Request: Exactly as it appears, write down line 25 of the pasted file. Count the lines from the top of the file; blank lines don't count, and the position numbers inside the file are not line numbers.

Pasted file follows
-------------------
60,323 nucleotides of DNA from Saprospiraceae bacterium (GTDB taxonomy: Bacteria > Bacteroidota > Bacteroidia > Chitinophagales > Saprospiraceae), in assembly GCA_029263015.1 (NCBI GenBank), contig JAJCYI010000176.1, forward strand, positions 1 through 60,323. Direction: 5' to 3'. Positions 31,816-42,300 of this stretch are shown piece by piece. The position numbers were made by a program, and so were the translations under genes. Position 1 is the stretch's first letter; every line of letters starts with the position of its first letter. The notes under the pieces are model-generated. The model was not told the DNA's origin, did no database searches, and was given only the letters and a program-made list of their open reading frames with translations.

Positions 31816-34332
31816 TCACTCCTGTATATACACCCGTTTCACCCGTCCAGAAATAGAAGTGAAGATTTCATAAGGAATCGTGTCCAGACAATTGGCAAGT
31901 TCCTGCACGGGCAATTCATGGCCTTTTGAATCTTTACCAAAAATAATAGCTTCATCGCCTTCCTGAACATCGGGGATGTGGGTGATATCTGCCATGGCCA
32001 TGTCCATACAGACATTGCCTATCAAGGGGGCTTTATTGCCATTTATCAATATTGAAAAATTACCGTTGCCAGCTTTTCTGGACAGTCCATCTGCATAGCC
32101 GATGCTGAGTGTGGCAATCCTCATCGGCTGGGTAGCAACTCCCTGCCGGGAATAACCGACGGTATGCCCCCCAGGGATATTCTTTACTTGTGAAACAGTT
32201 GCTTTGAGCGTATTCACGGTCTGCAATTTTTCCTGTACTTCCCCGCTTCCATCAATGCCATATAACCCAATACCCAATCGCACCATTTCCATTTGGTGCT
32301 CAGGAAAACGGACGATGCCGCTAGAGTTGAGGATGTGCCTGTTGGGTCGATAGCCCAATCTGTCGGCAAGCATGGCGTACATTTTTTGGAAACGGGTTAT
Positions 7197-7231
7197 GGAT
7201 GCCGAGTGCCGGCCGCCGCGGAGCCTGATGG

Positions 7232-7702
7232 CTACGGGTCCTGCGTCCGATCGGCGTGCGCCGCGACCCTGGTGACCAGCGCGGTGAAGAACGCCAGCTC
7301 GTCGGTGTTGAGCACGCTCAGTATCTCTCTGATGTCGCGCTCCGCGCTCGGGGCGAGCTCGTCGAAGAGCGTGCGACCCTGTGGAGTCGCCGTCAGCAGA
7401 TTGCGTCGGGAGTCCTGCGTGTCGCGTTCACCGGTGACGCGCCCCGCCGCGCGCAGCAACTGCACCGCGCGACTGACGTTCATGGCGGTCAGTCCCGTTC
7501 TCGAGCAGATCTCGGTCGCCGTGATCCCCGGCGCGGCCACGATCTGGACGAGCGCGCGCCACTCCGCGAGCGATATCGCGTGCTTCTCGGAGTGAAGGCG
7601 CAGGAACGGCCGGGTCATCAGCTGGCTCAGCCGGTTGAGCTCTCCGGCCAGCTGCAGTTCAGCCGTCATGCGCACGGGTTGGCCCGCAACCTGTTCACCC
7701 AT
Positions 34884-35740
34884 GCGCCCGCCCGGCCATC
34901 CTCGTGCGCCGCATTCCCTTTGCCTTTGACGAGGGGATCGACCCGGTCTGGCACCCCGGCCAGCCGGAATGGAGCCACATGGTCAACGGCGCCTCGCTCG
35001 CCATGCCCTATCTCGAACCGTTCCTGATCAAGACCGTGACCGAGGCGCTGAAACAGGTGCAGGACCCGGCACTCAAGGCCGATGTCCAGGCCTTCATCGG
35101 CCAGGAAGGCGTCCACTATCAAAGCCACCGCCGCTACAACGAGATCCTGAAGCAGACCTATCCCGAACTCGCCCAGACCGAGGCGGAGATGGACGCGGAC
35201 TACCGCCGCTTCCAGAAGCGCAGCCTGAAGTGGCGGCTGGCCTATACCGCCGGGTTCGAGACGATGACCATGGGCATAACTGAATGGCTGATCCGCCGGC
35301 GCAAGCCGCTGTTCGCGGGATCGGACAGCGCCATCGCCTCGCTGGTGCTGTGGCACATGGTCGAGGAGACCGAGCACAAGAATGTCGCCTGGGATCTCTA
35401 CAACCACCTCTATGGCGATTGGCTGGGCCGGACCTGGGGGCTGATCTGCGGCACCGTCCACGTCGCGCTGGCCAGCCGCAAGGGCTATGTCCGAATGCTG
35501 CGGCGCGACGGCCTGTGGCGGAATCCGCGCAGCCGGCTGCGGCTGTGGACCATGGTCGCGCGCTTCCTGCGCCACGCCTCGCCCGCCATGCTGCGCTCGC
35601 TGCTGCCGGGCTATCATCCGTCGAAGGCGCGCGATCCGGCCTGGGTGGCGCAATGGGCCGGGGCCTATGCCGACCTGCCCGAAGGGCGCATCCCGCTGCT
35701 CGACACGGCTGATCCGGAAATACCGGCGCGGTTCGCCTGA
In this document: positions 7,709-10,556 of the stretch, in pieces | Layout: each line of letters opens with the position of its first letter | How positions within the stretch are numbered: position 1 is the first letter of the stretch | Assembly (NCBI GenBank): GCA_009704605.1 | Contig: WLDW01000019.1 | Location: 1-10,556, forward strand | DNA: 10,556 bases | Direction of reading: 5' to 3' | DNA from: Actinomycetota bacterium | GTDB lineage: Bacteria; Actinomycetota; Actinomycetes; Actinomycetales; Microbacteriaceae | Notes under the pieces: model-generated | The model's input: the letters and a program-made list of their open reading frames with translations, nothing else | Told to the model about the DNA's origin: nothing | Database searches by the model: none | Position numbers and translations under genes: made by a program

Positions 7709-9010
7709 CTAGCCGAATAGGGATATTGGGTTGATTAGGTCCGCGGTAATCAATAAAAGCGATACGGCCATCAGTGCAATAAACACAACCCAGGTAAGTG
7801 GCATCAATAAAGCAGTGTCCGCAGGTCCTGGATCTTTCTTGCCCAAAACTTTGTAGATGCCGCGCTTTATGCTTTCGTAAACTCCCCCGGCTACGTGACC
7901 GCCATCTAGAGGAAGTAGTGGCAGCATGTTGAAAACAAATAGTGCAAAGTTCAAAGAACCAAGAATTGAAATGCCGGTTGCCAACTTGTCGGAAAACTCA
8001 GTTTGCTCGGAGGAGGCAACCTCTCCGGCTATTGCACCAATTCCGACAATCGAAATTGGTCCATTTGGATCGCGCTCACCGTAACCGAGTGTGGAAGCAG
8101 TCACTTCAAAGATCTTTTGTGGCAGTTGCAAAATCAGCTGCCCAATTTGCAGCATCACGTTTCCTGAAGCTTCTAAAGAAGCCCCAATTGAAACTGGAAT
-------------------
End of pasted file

35301 GCAAGCCGCTGTTCGCGGGATCGGACAGCGCCATCGCCTCGCTGGTGCTGTGGCACATGGTCGAGGAGACCGAGCACAAGAATGTCGCCTGGGATCTCTA